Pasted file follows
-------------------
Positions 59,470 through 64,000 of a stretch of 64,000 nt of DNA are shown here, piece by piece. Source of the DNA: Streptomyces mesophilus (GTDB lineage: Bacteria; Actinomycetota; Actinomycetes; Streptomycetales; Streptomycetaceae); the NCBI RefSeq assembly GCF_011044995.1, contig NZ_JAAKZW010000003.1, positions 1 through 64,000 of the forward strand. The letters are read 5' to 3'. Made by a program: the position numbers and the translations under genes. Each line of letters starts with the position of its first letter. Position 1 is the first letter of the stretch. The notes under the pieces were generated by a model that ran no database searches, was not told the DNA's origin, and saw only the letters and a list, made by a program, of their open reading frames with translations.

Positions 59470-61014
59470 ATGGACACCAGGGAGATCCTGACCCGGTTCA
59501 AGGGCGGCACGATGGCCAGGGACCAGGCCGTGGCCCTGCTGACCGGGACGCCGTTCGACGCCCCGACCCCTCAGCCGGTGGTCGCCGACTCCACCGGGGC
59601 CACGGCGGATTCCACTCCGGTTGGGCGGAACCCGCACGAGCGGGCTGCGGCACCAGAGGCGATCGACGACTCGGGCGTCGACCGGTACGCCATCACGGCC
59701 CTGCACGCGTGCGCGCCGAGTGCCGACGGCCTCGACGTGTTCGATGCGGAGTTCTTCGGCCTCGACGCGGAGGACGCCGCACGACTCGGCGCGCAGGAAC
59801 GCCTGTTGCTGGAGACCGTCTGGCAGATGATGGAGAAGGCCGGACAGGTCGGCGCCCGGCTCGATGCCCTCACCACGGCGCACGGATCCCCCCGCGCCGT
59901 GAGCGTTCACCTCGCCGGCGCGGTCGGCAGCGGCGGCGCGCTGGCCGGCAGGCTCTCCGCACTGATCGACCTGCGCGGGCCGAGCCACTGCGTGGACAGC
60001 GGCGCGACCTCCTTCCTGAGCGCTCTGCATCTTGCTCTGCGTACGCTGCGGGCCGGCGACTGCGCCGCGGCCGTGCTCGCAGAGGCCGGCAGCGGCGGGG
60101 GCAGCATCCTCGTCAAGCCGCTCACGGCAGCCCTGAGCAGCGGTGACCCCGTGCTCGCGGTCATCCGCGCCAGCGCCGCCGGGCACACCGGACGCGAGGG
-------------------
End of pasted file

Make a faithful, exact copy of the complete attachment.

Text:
Positions 59,470 through 64,000 of a stretch of 64,000 nt of DNA are shown here, piece by piece. Source of the DNA: Streptomyces mesophilus (GTDB lineage: Bacteria; Actinomycetota; Actinomycetes; Streptomycetales; Streptomycetaceae); the NCBI RefSeq assembly GCF_011044995.1, contig NZ_JAAKZW010000003.1, positions 1 through 64,000 of the forward strand. The letters are read 5' to 3'. Made by a program: the position numbers and the translations under genes. Each line of letters starts with the position of its first letter. Position 1 is the first letter of the stretch. The notes under the pieces were generated by a model that ran no database searches, was not told the DNA's origin, and saw only the letters and a list, made by a program, of their open reading frames with translations.

Positions 59470-61014
59470 ATGGACACCAGGGAGATCCTGACCCGGTTCA
59501 AGGGCGGCACGATGGCCAGGGACCAGGCCGTGGCCCTGCTGACCGGGACGCCGTTCGACGCCCCGACCCCTCAGCCGGTGGTCGCCGACTCCACCGGGGC
59601 CACGGCGGATTCCACTCCGGTTGGGCGGAACCCGCACGAGCGGGCTGCGGCACCAGAGGCGATCGACGACTCGGGCGTCGACCGGTACGCCATCACGGCC
59701 CTGCACGCGTGCGCGCCGAGTGCCGACGGCCTCGACGTGTTCGATGCGGAGTTCTTCGGCCTCGACGCGGAGGACGCCGCACGACTCGGCGCGCAGGAAC
59801 GCCTGTTGCTGGAGACCGTCTGGCAGATGATGGAGAAGGCCGGACAGGTCGGCGCCCGGCTCGATGCCCTCACCACGGCGCACGGATCCCCCCGCGCCGT
59901 GAGCGTTCACCTCGCCGGCGCGGTCGGCAGCGGCGGCGCGCTGGCCGGCAGGCTCTCCGCACTGATCGACCTGCGCGGGCCGAGCCACTGCGTGGACAGC
60001 GGCGCGACCTCCTTCCTGAGCGCTCTGCATCTTGCTCTGCGTACGCTGCGGGCCGGCGACTGCGCCGCGGCCGTGCTCGCAGAGGCCGGCAGCGGCGGGG
60101 GCAGCATCCTCGTCAAGCCGCTCACGGCAGCCCTGAGCAGCGGTGACCCCGTGCTCGCGGTCATCCGCGCCAGCGCCGCCGGGCACACCGGACGCGAGGG